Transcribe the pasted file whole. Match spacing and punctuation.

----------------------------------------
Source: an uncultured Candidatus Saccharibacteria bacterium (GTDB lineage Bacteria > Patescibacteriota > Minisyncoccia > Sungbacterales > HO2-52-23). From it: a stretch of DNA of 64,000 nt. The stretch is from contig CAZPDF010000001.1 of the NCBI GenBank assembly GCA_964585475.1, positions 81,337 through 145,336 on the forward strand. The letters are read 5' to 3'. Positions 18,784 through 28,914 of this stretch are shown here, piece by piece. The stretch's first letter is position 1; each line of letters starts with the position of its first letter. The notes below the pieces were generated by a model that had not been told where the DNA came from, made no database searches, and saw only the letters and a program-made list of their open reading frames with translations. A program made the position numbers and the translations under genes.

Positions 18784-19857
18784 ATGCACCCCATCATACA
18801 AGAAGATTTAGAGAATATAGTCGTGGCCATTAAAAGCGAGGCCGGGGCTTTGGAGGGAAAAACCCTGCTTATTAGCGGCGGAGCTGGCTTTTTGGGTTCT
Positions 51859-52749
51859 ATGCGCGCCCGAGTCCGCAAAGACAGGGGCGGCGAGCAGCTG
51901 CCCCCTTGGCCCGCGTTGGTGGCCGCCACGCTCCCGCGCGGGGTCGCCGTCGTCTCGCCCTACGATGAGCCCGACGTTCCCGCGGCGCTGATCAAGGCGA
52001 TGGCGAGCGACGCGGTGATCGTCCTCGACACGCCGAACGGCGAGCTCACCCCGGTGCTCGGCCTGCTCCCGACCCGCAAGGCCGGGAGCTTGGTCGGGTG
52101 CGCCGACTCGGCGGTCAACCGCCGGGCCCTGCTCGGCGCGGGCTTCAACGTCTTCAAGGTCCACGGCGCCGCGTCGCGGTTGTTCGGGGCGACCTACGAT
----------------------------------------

Source: an uncultured Candidatus Saccharibacteria bacterium (GTDB lineage Bacteria > Patescibacteriota > Minisyncoccia > Sungbacterales > HO2-52-23). From it: a stretch of DNA of 64,000 nt. The stretch is from contig CAZPDF010000001.1 of the NCBI GenBank assembly GCA_964585475.1, positions 81,337 through 145,336 on the forward strand. The letters are read 5' to 3'. Positions 18,784 through 28,914 of this stretch are shown here, piece by piece. The stretch's first letter is position 1; each line of letters starts with the position of its first letter. The notes below the pieces were generated by a model that had not been told where the DNA came from, made no database searches, and saw only the letters and a program-made list of their open reading frames with translations. A program made the position numbers and the translations under genes.

Positions 18784-19857
18784 ATGCACCCCATCATACA
18801 AGAAGATTTAGAGAATATAGTCGTGGCCATTAAAAGCGAGGCCGGGGCTTTGGAGGGAAAAACCCTGCTTATTAGCGGCGGAGCTGGCTTTTTGGGTTCT
Positions 51859-52749
51859 ATGCGCGCCCGAGTCCGCAAAGACAGGGGCGGCGAGCAGCTG
51901 CCCCCTTGGCCCGCGTTGGTGGCCGCCACGCTCCCGCGCGGGGTCGCCGTCGTCTCGCCCTACGATGAGCCCGACGTTCCCGCGGCGCTGATCAAGGCGA
52001 TGGCGAGCGACGCGGTGATCGTCCTCGACACGCCGAACGGCGAGCTCACCCCGGTGCTCGGCCTGCTCCCGACCCGCAAGGCCGGGAGCTTGGTCGGGTG
52101 CGCCGACTCGGCGGTCAACCGCCGGGCCCTGCTCGGCGCGGGCTTCAACGTCTTCAAGGTCCACGGCGCCGCGTCGCGGTTGTTCGGGGCGACCTACGAT